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Focusing for moving targets

BraveheartBraveheart Member
edited January 2014 in wedding photography
When focussing the processionals etc, what do you focus on? Do you still try to nail the eyes like in a portrait or just try to paint their cheek or chest with the af point ?
Just wondered since inside the aperture is likely to be wide.


  • MikeZMikeZ Member
    edited January 2014
    Depending on the situation and how much light you have to work with there are many variables. You can zone focus on an area the bride is GOING to be in and fire then. You can focus on an area of contrast near the face while the subjects are moving-such as where skin and dress meet or light shirt and darker jacket meet. If you have an external battery pack for your speedlight you can try continuous focus and multiple shots. Personally, I try to make sure shutter, iso and flash are getting me where I need to be to augment the ambient light and get very close to freezing the action. I mostly use single focus (on Nikon) and focus near the eye socket. What camera are you using? Different cameras have different focusing prowess and may help you determine where you need to be for the sake of securing the shot.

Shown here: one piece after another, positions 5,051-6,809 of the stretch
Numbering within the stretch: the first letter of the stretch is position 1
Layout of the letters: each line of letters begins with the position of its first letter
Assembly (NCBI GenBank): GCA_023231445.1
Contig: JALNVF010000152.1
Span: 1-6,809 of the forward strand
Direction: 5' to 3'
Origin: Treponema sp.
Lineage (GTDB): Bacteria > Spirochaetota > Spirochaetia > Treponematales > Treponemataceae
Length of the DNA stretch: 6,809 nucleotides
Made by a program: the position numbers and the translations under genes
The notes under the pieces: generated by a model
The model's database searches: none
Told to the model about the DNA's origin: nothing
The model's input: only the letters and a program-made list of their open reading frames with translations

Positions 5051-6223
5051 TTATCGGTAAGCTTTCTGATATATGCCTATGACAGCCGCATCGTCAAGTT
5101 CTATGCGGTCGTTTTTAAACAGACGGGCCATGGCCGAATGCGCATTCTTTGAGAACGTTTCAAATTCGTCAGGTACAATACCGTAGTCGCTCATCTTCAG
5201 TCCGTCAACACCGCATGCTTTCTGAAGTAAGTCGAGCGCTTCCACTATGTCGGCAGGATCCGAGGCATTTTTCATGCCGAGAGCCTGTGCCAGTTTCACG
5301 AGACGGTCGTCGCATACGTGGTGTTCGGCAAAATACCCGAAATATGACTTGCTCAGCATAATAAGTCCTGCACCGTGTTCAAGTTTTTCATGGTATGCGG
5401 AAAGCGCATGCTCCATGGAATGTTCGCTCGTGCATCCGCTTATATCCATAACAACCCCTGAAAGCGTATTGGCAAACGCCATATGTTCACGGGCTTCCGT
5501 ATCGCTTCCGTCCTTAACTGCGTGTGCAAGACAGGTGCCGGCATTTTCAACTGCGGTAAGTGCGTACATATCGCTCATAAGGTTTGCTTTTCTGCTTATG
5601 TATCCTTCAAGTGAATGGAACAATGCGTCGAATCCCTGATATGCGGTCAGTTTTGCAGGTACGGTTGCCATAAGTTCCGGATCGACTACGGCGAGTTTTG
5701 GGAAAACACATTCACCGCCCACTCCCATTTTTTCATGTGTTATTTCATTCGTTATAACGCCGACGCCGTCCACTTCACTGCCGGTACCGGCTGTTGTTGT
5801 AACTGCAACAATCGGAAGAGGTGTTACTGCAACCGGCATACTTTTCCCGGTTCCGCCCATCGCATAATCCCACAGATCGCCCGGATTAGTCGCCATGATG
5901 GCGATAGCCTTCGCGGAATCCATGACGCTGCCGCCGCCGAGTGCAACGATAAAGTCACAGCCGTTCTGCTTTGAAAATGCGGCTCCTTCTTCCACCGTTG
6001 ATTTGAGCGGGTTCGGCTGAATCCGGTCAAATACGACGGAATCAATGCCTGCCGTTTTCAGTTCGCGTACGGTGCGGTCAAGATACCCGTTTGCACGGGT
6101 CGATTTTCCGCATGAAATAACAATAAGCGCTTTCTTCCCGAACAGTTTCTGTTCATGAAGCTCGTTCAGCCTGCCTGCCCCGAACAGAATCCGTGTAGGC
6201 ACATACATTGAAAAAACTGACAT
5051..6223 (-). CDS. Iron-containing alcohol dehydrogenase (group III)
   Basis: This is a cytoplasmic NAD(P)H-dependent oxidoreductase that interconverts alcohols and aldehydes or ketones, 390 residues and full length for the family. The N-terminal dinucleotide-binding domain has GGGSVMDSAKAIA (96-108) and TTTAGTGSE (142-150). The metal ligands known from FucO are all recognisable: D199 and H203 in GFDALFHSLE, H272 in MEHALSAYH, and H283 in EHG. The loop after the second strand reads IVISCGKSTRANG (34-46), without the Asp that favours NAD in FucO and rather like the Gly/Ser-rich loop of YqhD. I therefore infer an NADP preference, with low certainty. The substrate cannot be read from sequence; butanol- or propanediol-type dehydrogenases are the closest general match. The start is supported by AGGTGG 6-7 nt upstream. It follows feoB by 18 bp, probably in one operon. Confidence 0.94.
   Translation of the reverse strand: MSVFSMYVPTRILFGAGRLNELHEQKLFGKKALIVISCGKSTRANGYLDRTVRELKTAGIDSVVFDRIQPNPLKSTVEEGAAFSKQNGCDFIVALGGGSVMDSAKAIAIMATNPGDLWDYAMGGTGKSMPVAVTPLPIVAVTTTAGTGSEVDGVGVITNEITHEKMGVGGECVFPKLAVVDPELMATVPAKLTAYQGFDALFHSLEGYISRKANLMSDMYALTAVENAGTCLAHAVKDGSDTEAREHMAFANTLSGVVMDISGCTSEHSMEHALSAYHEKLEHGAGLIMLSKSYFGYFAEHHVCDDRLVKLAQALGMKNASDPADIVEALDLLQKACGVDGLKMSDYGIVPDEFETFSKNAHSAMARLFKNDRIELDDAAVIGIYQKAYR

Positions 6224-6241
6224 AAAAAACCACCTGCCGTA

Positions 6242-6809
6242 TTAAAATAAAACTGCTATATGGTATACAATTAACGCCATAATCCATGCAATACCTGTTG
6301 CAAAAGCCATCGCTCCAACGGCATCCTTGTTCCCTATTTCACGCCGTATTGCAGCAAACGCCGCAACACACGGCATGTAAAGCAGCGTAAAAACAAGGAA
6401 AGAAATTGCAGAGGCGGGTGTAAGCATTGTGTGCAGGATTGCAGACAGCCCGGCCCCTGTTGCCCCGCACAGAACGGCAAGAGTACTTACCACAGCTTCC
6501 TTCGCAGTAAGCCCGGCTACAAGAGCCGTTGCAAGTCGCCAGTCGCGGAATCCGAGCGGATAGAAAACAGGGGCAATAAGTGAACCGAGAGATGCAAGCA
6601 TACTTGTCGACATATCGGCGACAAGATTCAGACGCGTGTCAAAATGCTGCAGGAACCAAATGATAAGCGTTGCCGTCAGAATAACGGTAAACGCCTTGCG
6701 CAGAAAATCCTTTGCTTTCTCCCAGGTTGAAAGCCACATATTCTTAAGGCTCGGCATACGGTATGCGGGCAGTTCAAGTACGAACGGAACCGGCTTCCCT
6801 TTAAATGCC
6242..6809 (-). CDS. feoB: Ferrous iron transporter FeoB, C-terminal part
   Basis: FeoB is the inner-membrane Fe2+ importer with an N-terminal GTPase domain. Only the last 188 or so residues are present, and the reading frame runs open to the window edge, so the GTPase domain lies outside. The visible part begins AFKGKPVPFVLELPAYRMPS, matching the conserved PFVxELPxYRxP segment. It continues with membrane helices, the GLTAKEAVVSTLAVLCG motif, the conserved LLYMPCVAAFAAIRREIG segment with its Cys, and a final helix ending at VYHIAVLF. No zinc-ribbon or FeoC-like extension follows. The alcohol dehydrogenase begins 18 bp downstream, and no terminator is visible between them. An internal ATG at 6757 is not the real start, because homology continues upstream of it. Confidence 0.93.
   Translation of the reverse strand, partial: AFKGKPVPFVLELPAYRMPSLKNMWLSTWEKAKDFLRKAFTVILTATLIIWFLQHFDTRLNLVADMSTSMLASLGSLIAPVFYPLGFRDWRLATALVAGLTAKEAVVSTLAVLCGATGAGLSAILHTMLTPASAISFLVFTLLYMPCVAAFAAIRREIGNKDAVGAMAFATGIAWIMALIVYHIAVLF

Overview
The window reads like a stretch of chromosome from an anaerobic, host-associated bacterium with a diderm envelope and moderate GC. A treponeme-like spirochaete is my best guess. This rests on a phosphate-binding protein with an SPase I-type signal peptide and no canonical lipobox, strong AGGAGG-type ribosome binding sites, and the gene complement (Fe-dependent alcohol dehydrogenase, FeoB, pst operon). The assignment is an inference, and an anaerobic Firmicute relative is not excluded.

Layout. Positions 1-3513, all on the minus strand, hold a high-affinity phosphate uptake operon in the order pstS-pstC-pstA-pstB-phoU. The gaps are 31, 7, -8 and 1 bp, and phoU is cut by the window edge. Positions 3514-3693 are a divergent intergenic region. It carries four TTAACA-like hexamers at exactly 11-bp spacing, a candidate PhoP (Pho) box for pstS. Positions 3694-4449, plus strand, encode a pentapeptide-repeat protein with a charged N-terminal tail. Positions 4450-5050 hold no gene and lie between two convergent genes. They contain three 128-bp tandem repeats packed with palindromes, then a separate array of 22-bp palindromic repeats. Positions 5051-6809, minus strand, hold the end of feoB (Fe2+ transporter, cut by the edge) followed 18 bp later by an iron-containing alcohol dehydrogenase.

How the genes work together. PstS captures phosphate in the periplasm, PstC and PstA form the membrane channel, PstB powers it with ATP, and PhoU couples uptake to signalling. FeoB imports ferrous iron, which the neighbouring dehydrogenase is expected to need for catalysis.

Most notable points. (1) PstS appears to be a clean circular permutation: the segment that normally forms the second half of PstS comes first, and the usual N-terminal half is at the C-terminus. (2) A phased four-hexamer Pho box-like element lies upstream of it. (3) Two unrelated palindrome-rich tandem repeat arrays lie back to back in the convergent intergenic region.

Neil has great how to stuff! http://neilvn.com/tangents/photographing-the-wedding-processional/#comments
  • ZenonZenon Member
    edited January 2014
    Eyes are pretty tough for me anyway. My Canon body on AI Servo and I lock onto a moving target. Shallow DOF if you are skilled and a deep DOF if not. I trust the technology.
  • Neil vNNeil vN Administrator
    edited January 2014
    I focus on the bridesmaids' flowers, and that seems to work. With their movement forward, by the time the shutter fires, their faces are (still) in focus. I have a high success rate in doing this. I think what helps the camera focus, is the detail and contrast the flowers offer.

    Keep in mind that I'm usually around f/4 to f/2.8 on my 24-70mm, so I have a tiny bit of leeway with DoF, compared to fast primes.

    I shoot with D4 bodies and they are responsive cameras. That helps.)
  • Cheers Neil, that is helpful.
    Need to get out and practice some, might look a bit silly for a while tracking cats and dogs around though !

  • I have had excellent results tracking bride/groom by placing AF points somewhere on face. f stop is less relevant since there is usually a great distance between subject and camera so that f2.8 gives decent leeway and you are shooting with a relatively wide focal length. (as Neil mentioned)

  • Yes yes! Distance to the subject will alter the depth of field! Very important to mention and I forgot mention it.
  • I can't believe I just started a new topic and this one answered my question straight out!!! It must have been down the list a bit because to see this one I clicked on the Wedding Photography tag. Oh well. Kind of emphasises my point though that this is the number 1 resource.
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